It is midday Wednesday, Oct. 18, and as I write this week’s e-letter, the Dow Jones Industrial Average has just hit another major milestone.
This time it’s the 23,000 mark — a number that was almost unthinkable just nine years ago. Look below at a two-year chart of the Dow to see its remarkable resilience since early 2016.
We also can see that except for a brief pullback below the 200-day moving average in June 2016 due to the “Brexit” scare, the Dow has been in a confirmed bull market since basically March 2016 — or more than 18 months!
To this I say we must pause, bow down to the Dow… and give it respect.
I say that, because this has been the most unloved bull market in my professional lifetime, and one that’s been haunted by the ghosts of the Great Recession, as well as a near-oppressive cloud of skepticism over what’s driven stocks higher.
The main driver, of course, has been the Federal Reserve and its money printing scheme that’s artificially inflated equity prices. While I certainly understand the skepticism brought about by the unprecedented moves by the central bank to pump excess liquidity into the system via the numerous quantitative easing permutations, the fact remains that if you had put money to work in the Dow as that money printing began, you would have more than doubled your money.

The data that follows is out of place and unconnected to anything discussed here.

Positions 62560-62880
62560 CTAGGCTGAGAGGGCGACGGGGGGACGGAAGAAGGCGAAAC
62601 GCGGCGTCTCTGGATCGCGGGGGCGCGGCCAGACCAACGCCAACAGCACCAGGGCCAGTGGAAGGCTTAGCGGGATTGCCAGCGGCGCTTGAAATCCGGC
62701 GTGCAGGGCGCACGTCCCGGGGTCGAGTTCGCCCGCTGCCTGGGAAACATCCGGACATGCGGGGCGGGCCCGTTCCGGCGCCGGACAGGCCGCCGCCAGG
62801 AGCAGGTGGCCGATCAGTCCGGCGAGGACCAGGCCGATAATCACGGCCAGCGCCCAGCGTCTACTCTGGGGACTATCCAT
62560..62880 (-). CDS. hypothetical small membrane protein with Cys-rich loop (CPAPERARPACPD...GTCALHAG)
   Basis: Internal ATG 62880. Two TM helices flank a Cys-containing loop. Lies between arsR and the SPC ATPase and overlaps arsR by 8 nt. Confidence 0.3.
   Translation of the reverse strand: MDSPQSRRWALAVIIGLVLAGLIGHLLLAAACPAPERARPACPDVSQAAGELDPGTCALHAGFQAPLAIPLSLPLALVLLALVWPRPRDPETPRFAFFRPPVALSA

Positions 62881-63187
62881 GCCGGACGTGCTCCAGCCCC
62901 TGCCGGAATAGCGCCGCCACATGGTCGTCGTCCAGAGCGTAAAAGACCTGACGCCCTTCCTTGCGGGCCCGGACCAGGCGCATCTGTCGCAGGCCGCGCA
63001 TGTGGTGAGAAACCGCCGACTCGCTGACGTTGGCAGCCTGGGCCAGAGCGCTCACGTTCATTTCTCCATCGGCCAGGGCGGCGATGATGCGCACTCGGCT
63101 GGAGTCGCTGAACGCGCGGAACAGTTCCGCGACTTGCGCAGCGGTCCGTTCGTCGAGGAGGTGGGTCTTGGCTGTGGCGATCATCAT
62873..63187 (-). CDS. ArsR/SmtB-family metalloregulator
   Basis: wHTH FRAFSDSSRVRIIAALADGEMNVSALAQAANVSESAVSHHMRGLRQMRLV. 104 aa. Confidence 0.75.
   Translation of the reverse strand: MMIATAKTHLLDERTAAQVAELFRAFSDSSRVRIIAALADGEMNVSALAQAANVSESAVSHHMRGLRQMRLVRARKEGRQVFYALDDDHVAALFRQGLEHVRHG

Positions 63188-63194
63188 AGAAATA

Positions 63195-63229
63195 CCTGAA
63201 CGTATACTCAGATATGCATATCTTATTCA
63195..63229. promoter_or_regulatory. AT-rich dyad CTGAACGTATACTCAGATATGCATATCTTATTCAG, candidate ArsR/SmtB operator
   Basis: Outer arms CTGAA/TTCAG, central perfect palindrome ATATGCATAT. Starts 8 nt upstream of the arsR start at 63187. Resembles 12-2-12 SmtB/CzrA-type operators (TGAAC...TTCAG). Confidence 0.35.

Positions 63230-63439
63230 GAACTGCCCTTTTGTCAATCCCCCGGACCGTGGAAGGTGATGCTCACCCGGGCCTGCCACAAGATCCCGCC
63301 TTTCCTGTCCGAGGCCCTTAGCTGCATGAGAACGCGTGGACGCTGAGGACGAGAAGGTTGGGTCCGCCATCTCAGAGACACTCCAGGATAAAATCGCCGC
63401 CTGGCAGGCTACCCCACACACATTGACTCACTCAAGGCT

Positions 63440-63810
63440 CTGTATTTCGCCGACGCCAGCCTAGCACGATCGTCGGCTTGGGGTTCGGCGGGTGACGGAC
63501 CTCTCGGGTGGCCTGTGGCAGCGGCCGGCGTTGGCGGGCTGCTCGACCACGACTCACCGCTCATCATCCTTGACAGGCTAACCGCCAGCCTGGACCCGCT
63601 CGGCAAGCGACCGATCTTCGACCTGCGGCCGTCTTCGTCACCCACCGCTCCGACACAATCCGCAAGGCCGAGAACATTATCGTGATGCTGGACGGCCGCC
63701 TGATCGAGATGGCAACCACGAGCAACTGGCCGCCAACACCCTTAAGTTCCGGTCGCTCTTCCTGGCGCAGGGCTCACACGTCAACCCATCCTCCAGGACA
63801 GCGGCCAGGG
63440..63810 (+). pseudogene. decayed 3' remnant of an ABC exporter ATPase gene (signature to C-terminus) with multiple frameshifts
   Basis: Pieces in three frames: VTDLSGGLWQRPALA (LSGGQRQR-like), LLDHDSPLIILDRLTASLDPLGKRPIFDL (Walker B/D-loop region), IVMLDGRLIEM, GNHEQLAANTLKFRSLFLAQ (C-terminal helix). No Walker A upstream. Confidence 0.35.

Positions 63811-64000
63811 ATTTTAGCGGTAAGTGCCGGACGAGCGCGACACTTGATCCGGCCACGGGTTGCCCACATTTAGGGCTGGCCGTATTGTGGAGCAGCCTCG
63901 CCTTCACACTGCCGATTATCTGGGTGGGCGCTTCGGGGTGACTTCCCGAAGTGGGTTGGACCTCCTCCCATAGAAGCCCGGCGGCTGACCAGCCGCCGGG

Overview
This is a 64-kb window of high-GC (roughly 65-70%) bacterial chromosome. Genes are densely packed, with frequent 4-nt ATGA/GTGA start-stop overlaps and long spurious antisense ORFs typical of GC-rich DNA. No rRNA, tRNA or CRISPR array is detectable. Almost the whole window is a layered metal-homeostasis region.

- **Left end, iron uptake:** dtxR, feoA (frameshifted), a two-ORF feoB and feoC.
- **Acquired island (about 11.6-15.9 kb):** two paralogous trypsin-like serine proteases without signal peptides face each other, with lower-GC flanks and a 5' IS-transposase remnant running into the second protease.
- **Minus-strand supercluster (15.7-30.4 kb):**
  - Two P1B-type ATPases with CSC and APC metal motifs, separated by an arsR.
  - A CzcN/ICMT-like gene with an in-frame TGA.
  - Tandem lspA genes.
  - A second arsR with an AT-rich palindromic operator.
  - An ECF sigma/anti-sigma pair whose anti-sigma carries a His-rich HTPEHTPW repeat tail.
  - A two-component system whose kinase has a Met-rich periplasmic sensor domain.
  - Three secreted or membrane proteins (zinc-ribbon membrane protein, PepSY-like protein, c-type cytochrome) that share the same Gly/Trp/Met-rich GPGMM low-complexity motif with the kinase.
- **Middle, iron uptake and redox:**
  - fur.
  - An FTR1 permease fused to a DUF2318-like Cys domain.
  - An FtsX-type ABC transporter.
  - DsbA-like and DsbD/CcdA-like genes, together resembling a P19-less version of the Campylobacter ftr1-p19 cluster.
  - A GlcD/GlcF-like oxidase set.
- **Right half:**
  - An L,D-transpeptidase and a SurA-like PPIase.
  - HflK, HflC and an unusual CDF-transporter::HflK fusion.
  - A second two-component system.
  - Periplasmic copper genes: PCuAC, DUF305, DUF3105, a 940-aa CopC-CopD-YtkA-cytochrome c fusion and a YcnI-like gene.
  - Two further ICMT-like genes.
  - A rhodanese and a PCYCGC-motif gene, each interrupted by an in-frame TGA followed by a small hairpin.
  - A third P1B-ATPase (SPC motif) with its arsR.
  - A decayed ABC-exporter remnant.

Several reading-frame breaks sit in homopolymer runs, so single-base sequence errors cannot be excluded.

Yet the reason the Dow (i.e. the broad market) deserves to be bowed down to is because despite the Fed’s return to rate normalization, 2017 has been one of the best-performing years in recent memory.
The Industrial Average is up over 27% year to date, and that’s been a direct result of the Trump pro-growth hope trade, improving economic data and surprisingly strong corporate earnings.
And, those gains have come despite the Fed hiking rates, and signaling more rate hikes later this year, after announcing its intentions to start reducing its balance sheet.
Yes, there are those elusive “animal spirits” pushing investors into equities this year. Many on the Street (particularly the merchants of doom, who always see a black cloud on the horizon) think those animal spirits are both irrational and too exuberant (Hello, Mr. Greenspan).
Yet until this market proves, via objective price action, that it no longer has the will to continue moving higher, we must continue to bow to the Dow (and the S&P 500, the NASDAQ Composite, the Russell 2000, the NASDAQ 100, semiconductors, super-cap internet, etc., etc., etc.…).
If you’d like to find out how we determine when to be in stocks and, more importantly, when it finally makes sense to be out of stocks, then I invite you to check out my Successful Investing advisory service.
Hey, it’s not like we have a proven track record of winning market calls for the past four decades… oh wait, we do!